Hello, my name is Dan.
I will do my best to help you, the only stupid question is the unasked one.
You may have a fatal problem here.
What I mean by that is: without the master password XXXXX is a good chance that all data stored in that encrypted home folder could be unrecoverable.
The reason is that there is no back door to allow bypassing the entry.
You may be able to repair it however, it will require the installation disks or, if you have Lion/Mountain Lion the ability to boot to the recovery drive by holding the Option key when starting up.
That will open the startup manager, this is true from the disk or the Lion recovery drive.
To boot from the installation disc and the Mac is on then start at step #1.
If your Mac is off or will not boot from the hard drive then goto step #3.
1. Insert disc #1, it can be the original that came with your Mac or it can be a retail version newer than the original that came with the Mac.
If you have Lion then inserting the disk will not be necessary.
2. If the disc opens then click on the Install OS X icon, if it does not automatically open then double click the disk icon on the desk top and then click Install OS X.
Your Mac will restart using the install disk.
3. If your Mac is on but will not boot up then insert the installation disk and turn it off by pressing and holding the power until it shuts down.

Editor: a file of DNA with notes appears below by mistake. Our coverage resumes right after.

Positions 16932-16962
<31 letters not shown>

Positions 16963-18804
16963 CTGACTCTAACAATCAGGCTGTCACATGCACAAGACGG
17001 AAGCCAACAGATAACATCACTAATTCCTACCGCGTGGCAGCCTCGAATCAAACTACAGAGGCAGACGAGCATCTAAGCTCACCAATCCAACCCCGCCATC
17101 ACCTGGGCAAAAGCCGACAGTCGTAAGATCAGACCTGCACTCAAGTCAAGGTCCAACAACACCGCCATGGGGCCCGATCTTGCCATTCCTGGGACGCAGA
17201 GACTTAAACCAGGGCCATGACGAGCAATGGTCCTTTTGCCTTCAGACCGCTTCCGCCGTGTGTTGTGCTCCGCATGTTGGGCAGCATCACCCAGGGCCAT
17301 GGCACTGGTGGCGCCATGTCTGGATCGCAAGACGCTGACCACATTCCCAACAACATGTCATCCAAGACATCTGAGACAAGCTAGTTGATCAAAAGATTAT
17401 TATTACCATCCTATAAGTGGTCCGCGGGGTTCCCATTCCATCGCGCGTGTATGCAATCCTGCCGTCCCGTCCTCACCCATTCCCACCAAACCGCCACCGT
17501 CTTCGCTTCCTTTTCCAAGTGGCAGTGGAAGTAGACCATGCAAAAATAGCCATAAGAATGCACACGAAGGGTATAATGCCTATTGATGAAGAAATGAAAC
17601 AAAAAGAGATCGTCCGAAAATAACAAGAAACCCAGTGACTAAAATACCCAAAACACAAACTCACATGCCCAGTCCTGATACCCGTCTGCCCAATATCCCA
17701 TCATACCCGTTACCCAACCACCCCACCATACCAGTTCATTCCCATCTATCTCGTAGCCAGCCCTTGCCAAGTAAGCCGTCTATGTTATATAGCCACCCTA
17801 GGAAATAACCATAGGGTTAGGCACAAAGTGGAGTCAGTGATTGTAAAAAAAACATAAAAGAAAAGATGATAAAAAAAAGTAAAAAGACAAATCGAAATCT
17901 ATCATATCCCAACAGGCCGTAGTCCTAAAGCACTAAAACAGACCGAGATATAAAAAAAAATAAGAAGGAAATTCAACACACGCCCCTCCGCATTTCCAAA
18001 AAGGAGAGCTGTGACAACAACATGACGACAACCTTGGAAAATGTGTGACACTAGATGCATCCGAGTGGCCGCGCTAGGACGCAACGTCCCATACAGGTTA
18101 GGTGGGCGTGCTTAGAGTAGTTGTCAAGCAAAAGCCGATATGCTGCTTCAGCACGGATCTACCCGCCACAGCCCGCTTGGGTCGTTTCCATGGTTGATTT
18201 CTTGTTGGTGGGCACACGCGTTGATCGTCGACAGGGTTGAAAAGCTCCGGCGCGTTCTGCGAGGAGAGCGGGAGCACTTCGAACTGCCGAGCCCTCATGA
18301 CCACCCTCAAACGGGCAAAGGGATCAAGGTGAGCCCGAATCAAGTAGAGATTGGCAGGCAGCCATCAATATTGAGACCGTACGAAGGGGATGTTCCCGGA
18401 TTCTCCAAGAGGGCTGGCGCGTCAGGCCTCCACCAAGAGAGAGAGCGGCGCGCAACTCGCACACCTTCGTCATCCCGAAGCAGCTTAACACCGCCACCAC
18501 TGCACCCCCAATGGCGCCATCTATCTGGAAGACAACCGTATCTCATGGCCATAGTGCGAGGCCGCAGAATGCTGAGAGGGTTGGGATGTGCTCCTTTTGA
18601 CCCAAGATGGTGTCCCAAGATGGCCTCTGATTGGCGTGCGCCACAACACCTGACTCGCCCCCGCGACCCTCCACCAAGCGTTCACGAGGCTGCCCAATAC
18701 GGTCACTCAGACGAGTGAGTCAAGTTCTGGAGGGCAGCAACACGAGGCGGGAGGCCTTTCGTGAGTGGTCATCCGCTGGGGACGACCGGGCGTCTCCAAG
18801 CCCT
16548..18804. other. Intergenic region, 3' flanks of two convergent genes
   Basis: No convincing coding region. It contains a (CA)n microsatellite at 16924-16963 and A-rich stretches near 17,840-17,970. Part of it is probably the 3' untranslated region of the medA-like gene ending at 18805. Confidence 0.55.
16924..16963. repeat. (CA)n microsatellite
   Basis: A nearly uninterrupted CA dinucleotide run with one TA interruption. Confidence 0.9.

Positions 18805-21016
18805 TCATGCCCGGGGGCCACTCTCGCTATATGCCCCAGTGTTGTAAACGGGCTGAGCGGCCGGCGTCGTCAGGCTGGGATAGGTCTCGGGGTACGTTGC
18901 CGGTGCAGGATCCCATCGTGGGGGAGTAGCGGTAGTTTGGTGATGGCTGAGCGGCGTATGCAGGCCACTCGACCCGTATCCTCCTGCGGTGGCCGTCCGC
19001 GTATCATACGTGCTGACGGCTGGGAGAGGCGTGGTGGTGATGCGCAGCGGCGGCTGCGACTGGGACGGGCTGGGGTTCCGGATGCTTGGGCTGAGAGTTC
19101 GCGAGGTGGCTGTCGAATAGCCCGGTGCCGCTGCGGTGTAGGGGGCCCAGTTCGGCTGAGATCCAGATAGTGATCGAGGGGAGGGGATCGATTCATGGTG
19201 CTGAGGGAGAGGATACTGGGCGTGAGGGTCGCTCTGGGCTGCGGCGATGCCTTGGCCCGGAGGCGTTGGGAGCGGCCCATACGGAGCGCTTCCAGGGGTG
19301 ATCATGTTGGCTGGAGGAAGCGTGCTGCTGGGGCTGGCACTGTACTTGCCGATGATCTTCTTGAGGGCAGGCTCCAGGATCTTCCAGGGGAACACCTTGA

Now press the power to start it and hold the 'Option' key until the startup manager appears.
If your Mac is off then press the power to start it up, immediately press and hold the 'Option' key for the startup manager.
Insert the disc and click the circle with the arrow to refresh and then select the installation disc to boot from.
Once your Mac is booted from the installation disk or the recovery drive the next step is to open Disk Utility.
Click continue at the Language screen, the next screen will be the Welcome to OS X.
At the very top of the screen will be a menubar with 'Utilities', from that drop-down menu select 'Disk Utility'.
There will be a list of hard drives and optical drives on the left of the window, if your drive is in that list then click on it once to highlight.
Now click on the First Aid tab, at the bottom of the Disk Utility window you will see a button called Repair Disk.
Select that by clicking on it. It will either return that everything is okay or that some things were wrong and they were repaired or it found something wrong and it can do nothing about it.
If everything checks out okay or if it does the repairs you then want to repair the permissions.
There will be a button close to the list of drives that says Repair Permissions. Click that to selected and give it time.
There may be a long list of permissions that repairs or there may be only a few.
There will also be some that say SUID that will not be repaired if you have 10.5 or above.
Once you have completed this then you can quit Disk Utility and the installer.
Do Not Install Anything.
Simply restart your machine by selecting it from the menu bar.
Now you may be able to access your encrypted home folder.
Let me know.